Obduction Review

*PLEASE NOTE* This is a review specifically of the PlayStation 4 version, and it was played without the use of PSVR.

When a game has a history, it can be a bit difficult to separate the game itself from what you know about it and its past. With a game that is so beloved in the hearts of many gamers as the Myst franchise, the task of separation can be even harder.

For those of you who don’t know, Obduction is a game which not only comes to us from the developers of the original Myst games, but it is actually billed as being the spiritual successor. Honestly, the game has no real need to bill itself in that way at all, the second you step into the world, you can tell where this game has come from.

The story of Obduction is focused on a small American mining town that has been abducted (see what they did there? Me neither) and dumped on an alien planet. Along with the town, random people from different Earth time periods have also been taken and forced to live together. You play as another of these abductees, arriving in the world when everyone else seems to have gone missing, and it is up to you to piece together what has happened.

The gameplay of Obduction will probably be exactly what you’re expecting if you’re a fan of Myst and have tried any of the updated versions that have come out for the game over the years. It takes the form of a first-person exploration game. You control the character with the left stick and look around with the right, interacting with objects by clicking X.

There are several different options that you can toggle with simple button presses. By clicking the left stick, you can toggle between walk and run speed while moving, and by clicking in the right stick, you can choose a fixed cursor which stays in the middle of the screen and a free cursor which you control with the right analogue stick while stationary.

Immediately off the bat, it’s easy to notice a key difference between Obduction and the older style of adventure games like Myst. Mainly, the puzzles in Obduction stem from exploring the environment and trying to figure out what you’re supposed to be doing, very rarely throwing in a cryptic logical leap. Myst, on the other hand, had a very small initial area to explore and relied more on giving the player vague hints at how to solve puzzles in order to progress.

This focus on exploring an area does give Obduction an appealing edge but also slows down the entire process. This is especially hampering right at the start of your first playthrough when all of the doors which can act as shortcuts between areas are locked. Until those doors open, you have to go all the way around a small mountain range to get from one side of the map to the other, meaning you can have a much less satisfying ‘Eureka!’ moment when you finally figure out the answer.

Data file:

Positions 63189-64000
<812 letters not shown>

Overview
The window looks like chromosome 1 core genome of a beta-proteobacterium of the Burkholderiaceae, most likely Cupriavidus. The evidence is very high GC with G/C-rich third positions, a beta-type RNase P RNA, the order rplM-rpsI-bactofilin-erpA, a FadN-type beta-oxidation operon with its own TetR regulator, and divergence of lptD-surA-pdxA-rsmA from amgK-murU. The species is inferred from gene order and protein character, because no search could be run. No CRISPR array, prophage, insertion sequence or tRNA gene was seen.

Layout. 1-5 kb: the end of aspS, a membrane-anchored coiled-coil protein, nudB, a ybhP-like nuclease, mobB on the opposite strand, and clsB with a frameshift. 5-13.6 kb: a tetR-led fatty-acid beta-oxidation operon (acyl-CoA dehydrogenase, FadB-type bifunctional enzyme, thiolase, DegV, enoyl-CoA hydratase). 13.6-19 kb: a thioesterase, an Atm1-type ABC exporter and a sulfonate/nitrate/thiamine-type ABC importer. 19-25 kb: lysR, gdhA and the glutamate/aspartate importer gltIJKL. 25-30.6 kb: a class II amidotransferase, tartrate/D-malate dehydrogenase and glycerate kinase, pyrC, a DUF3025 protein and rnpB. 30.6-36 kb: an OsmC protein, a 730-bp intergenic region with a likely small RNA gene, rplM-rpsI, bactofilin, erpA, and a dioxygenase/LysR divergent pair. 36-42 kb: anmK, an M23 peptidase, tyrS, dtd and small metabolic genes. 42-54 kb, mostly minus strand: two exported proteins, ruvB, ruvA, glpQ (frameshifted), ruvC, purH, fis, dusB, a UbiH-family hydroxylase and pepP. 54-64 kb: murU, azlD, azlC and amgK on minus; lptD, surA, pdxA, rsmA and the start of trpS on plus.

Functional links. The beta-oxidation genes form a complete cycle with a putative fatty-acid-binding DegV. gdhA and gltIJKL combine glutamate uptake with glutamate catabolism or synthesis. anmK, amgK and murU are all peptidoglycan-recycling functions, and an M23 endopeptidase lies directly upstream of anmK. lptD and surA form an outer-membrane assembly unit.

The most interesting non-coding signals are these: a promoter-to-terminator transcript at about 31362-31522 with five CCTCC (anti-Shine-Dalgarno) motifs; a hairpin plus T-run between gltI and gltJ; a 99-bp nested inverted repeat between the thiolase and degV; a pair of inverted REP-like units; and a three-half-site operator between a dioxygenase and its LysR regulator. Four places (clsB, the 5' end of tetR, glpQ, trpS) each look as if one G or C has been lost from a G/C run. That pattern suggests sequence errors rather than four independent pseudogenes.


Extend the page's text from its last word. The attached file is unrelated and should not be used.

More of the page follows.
Visually, the game looks impressive for the most part. The environments created for the alien world look stunning, and even the pieces of Earth that are present do a good job of representing what they’re supposed to be. Oddly, the use of real actors is one of the worst visual hang-ups. It works okay when the people appear on the pre-recorded holograms that have a certain expectation of looking odd and having fuzzy edges. However, when the actors appear directly, there is no reason for them to look so badly imposed onto the background. It’s a clear sign that either this method just doesn’t work and doesn’t look good with a high fidelity environment, or that considerably more work was needed to make this sort of thing work well.

Musically, there is pretty much nothing to say. There is very little music in the game, basically relegated to strings at certain points and odd sounds when you approach certain areas. This works from a quiet contemplation sort of angle, and I can imagine it would make the world feel more realistic if you were playing through VR. The issue is that it does make the world feel somewhat lifeless and empty at times. Honestly, the best solution is to just put on your favourite music, something relaxing like lo fi hip hop works best, and just use that as the game’s soundtrack.

There is something that we need to talk about, and that is how terrible of a port of the game the PS4 version is. For those who aren’t aware, Obduction has been out since 2016 on PC and has only just now been ported onto home consoles. This version of the game differs from the PC version in that it suffers from many lag spike moments where the framerate drops and the console sounds like it’s getting ready to take off. The game has also crashed numerous times during the 6-8 hours of playtime needed for this review.

There is also one final porting issue which is what we like to call ‘the final nail in the coffin’. The game is unplayable under certain circumstances. Apart from the numerous graphical glitches and crashing problems, it is possible to break the game so as to make it un-winnable . For us, this came in the form of being stuck in a little train car with a laser on the front, and no matter what we tried, we were totally unable to get out. After 8 hours of gameplay, this was enough to make us quit for good.

Developer: Cyan Worlds

Publisher: Cyan Worlds

Platforms: PS4, PC

Release Date: 24th August 2017

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